Buntings and Tanagers

Buntings and Tanagers

The term bunting is derived evidently from an old English word “bundle,” the original meaning of which is somewhat obscure. Whatever its meaning, the name was given to several grain-eating, ground-feeding birds in Western Europe.

The name was later carried by early settlers and pioneers from Britain to other parts of the world and there applied to some not particularly closely related birds: in North America, for example, to some members of the subfamily Car-dyeline, the cardinal grosbeaks. Ironically, most true buntings of the New World are called sparrows.

The true buntings almost certainly evolved in the New World. More than three-quarters of the world’s species are found in the Americas, and there occupy a diverse and broad range of habitats. Of the 6o orzo species in North America, for example, we find species inhabiting arctic tundra, boreal forest, prairies and meadows, deserts, alpine meadows, salt and freshwater marshes, and oak and pine woods.

Probably, ancestral open-country buntings crossed the Bering Sea into Asia, the genus Emblemize evolving in temperate Asia where it is best represented, and spreading westward into European Africa. Interestingly enough, there are only a couple of buntings breeding in tropical Asia, the Crested bunting and the Chinese blue bunting, and the group has failed to penetrate or persist in the East Indies–Australasia region, although the Cirl bunting and the yellowhammer have been introduced with some success into New Zealand.

The true buntings are characterized by a stout, conical bill adapted for crushing and taking the husks off seeds. The upper and lower parts of the bill can be moved side-ways in some species; juncos for example are particularly adept at manipulating cracking and discarding the husks of seeds with their bills.

True buntings show considerable diversity in plumage and voice somberly plumaged species such as the Corn bunting, dull grayish-brown with heavy streaks, contrast with the more brightly-plumaged ones, such as the yellowhammer with bright yellow underparts and streaked yellow head, and the Lapland longspur with black, chestnut and white head markings. In temperate and arctic regions, buntings are mostly monogamous, with a few males attracting more than one female in some species studied.

The Lark bunting and Corn bunting, however, are usually polygamous. With some males reportedly attracting up to seven females at a time, and other males within a population attracting no female atoll. It is generally supposed that this mating system occurs when there are large differences in the quality of territory among males. So a female is better off pairing with an already mated male in a good territory rather than with a bachelor male in a poor territory.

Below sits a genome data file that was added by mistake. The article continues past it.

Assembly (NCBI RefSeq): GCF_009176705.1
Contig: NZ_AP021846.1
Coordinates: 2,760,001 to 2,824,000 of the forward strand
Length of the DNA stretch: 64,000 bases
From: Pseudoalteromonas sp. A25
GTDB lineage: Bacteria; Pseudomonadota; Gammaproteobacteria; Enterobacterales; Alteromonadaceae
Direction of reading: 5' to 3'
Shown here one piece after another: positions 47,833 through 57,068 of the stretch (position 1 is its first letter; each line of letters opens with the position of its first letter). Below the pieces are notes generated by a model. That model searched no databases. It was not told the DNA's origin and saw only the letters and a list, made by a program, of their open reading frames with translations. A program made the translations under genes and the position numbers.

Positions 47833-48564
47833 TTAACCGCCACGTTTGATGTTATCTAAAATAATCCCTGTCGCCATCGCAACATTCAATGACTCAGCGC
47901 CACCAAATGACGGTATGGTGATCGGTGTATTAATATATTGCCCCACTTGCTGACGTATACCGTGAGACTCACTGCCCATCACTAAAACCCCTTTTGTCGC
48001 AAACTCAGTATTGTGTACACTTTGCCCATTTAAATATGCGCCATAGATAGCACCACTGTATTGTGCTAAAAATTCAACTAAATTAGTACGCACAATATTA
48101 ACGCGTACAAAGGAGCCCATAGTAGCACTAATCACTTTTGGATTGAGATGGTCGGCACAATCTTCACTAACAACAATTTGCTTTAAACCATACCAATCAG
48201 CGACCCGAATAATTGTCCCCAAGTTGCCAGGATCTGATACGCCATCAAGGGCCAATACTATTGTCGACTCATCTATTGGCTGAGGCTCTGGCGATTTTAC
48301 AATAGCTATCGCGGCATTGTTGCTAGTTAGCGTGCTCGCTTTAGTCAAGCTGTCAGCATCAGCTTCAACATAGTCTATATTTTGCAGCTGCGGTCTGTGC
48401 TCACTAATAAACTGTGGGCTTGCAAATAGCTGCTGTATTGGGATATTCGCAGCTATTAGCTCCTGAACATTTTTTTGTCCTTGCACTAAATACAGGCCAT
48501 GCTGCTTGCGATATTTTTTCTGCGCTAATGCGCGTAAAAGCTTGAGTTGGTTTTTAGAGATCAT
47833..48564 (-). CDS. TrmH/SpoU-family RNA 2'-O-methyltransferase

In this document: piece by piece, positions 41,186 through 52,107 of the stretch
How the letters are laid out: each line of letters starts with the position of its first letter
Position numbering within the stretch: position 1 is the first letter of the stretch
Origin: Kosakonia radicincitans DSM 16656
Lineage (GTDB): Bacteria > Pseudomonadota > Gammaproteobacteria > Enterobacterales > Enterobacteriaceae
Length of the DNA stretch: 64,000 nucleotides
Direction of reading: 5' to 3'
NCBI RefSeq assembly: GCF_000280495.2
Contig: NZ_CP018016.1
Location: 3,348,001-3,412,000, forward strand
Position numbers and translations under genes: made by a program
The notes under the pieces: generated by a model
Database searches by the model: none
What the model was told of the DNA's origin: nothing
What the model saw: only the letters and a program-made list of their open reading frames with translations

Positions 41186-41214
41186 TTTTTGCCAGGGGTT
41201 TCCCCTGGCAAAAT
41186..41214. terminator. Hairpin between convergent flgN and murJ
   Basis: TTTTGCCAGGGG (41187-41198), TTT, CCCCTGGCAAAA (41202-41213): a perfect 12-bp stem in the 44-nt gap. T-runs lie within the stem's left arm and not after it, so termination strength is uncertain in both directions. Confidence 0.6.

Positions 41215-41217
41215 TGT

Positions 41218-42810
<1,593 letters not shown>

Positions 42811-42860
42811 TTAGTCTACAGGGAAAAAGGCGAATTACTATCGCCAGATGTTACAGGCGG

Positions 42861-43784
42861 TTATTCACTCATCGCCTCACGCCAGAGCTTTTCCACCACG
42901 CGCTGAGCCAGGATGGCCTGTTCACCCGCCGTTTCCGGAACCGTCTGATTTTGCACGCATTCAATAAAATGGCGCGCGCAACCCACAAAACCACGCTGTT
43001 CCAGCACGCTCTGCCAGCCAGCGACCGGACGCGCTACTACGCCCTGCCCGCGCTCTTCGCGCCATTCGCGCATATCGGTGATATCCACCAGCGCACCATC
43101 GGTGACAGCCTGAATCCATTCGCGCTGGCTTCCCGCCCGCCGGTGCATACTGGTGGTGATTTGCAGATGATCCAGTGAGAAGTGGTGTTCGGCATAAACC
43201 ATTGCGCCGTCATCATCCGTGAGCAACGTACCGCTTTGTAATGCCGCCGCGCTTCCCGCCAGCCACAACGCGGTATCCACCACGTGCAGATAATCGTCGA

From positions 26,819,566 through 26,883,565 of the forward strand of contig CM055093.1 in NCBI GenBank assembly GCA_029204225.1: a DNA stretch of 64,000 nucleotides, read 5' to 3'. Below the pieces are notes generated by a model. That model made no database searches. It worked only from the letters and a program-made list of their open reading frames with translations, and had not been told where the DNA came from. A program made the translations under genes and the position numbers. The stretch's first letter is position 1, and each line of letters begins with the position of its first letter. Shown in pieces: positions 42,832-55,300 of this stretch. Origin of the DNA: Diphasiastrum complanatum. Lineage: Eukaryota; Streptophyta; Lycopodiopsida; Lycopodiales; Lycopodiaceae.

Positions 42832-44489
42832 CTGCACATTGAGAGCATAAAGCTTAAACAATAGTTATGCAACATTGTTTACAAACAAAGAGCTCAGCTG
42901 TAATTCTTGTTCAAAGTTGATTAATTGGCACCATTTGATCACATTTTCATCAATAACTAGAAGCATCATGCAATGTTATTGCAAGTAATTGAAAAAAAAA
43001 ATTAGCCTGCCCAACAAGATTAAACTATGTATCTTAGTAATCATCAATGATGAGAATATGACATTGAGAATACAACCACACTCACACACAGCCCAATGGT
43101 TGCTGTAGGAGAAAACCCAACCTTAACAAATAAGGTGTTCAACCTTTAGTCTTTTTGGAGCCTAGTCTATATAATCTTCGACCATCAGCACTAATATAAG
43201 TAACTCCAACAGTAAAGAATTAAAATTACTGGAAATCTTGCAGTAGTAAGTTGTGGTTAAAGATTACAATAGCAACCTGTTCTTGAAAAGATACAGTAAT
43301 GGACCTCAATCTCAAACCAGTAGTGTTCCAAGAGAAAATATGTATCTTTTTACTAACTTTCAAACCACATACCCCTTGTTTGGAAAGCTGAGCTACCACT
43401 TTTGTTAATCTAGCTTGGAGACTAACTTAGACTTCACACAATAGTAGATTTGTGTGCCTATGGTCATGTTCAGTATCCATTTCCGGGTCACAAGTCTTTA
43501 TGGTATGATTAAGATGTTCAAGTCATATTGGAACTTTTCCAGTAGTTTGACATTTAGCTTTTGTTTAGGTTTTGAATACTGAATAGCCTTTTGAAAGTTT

Most species are territorial. In migratory species, the male arrives before the female and defends the territory against other males. Often the male reoccupies the same territory he held the year before. Most breed-in activities courting, pairing, and nesting. And raising young occur within the territory.

Collecting food for young mayor may not occur within territory boundaries American tree sparrows defend large territories, usually more than ‘ha (2.5 acres).within which food is collected, whereas Clay-colored sparrows defend small territories of usually less than L000sq m L000sq ft) and forage exclusively outside the territory, often on communal feeding grounds.

Once the breeding season is over, territorial boundaries break down and adults and young gather together in loose flocks. Courtship in buntings usually involves amole advertising his presence by singing. When a female approaches, the male dives and chases her through the vegetation. These courtship chases frequently involve the male buffeting the female, and end with both birds tumbling to the ground in massif feathers.

Song flights occur in open-country species; males of Lapland longspurs, Snow buntings in the Arctic and Chestnut-collared longspurs, and Lark buntings on the North American prairies, for example, typically rise a few meters above ground and then slowly circle back to earth, holding their wings at an angle above the body, and uttering their song. Nests are usually placed on the ground or low in a hush and tend to be neat compact cups built of dried vegetation (grass, weeds) and lined with hair, mosses, fine vegetation fibers, wool, and/or feathers.

Females are usually solely responsible for incubating eggs and brooding young, and males usually contribute substantially to feeding young, at both the nestling and the fledgling stages. The Plush-capped finch is somewhat of an enigma. Little is known of its reproductive biology, vocalizations, foraging, or social behavior; most of what we do know comes from collecting trips in South America and from museum specimens. Adults measure about T 5cm (6in) in length, and have striking plumage: dark gray upperparts, chestnut underparts, and black nape.